Among all the students who tried to answer the questions presented last week, Anirudh Matange (Class VI, Ahlcons School) gave the best explanations. The answers are:

Q1. The Commutative Law for multiplication.

Q2. The Prime Numbers $(2, 3, 5, 7, 11, 13, 17, 19)$ give rise to only two rectangles:

Q3. The largest number of rectangles arise from $12, 18,$ and $20.$

Q4. The rectangles with side $2$ can be formed by the Even Numbers: $2, 4, 6, \dots, 20.$

Q5. All the Multiples of $3$ (namely: $3, 6, \dots, 18$) can form rectangles with side $3.$

Here is another mathematical activity on the concept of divisibility. When a number $n$ divides a number $m$ evenly, we say that $m$ is divisible by $n$, or that $n$ is a factor of $m$. There are a number of tests that determine whether a given number is divisible by $2, 3, 5,$ or $9.$ By doing the following experiments, you can discover these tests for yourself.

1. Consider the numbers: $2030, 4201, 89782, 129083, 124, 5435, 67656, 9087, 8888, 90919.$ For each number, you have to tell the last digit when the given number is multiplied by $2$.

2. For each of the numbers in Activity 1, you have to tell the last digit when the given number is multiplied by $5$.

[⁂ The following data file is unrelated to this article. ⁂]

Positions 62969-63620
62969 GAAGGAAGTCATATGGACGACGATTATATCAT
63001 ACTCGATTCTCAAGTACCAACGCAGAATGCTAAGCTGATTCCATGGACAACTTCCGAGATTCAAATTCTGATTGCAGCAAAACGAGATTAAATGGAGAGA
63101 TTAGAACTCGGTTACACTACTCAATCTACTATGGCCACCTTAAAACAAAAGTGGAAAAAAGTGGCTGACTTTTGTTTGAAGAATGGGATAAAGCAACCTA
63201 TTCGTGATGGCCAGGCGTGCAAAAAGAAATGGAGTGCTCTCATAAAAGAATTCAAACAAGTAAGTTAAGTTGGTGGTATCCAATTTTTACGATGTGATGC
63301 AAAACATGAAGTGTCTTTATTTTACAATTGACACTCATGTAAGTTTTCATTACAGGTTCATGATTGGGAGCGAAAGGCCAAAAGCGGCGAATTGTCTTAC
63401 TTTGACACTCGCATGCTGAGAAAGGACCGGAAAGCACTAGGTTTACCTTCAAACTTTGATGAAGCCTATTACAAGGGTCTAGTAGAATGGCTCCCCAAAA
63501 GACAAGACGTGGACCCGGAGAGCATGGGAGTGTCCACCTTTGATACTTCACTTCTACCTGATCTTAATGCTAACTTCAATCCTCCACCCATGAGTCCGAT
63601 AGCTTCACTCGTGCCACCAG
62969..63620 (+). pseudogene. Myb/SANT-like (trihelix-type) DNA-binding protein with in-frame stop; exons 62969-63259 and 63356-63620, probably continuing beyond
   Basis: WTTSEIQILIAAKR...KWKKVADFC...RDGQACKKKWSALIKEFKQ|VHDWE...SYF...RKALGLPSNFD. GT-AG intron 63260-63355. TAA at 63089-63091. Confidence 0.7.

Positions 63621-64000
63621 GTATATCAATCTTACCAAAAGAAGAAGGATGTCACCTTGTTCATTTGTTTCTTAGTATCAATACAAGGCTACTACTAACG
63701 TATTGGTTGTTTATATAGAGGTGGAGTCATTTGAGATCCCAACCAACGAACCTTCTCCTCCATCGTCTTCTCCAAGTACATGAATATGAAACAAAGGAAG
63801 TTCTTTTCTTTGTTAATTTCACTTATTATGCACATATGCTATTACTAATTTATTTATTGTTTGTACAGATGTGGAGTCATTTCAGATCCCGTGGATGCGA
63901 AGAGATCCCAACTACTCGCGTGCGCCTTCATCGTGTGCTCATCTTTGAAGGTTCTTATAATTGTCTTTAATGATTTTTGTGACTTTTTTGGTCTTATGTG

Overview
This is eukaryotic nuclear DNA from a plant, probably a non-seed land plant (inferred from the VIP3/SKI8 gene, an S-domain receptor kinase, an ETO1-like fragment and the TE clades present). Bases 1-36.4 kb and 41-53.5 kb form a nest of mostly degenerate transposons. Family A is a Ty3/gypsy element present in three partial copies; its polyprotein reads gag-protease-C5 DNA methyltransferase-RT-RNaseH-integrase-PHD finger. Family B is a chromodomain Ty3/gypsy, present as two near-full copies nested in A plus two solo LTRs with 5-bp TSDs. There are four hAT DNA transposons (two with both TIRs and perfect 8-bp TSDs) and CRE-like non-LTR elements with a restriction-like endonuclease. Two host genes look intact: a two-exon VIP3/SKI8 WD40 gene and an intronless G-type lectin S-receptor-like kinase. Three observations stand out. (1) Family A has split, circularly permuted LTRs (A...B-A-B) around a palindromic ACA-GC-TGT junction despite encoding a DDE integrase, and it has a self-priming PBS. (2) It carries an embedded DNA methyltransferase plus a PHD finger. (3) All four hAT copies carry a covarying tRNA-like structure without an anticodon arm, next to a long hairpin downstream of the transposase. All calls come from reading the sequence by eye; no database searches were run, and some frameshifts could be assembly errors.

3. Make a table with 2 columns. In the first column, place the multiples of $9$ less than $100$ ($9, 18, 27, 36,\dots , 81, 90$). In the second column, note the sum of their digits.

4. Make a table with two columns. In the first column, put any $10$ multiples of $3$ less than $100$—such as $12, 15, 63, 51$—that are not all multiples of $9$. In the second column, note the sum of their digits.

Now use your experiments and guess the answer of the following:

Q1. Which of the following numbers is divisible by $2$: $100000, 1201, 2342, 9083, 2124, 21245, 1906, 6757, 1978, 9879.$

Q2. Which of the following numbers is divisible by $5$: $100000, 1201, 2342, 9083, 2124, 21245, 1906, 6757, 1978, 9879.$

Q3. What is the rule for checking whether a number is divisible by $9$?

Q4. Which of the following numbers is divisible by $3$: $101010, 1201, 20112, 2124, 21223, 1906, 6757, 1978, 9879, 1080.$

Bright students should verify, and then prove that their guesses are correct. But the proofs, while easy, are not covered in school syllabi. For the moment, it is enough to know the tests of divisibility without knowing why they work.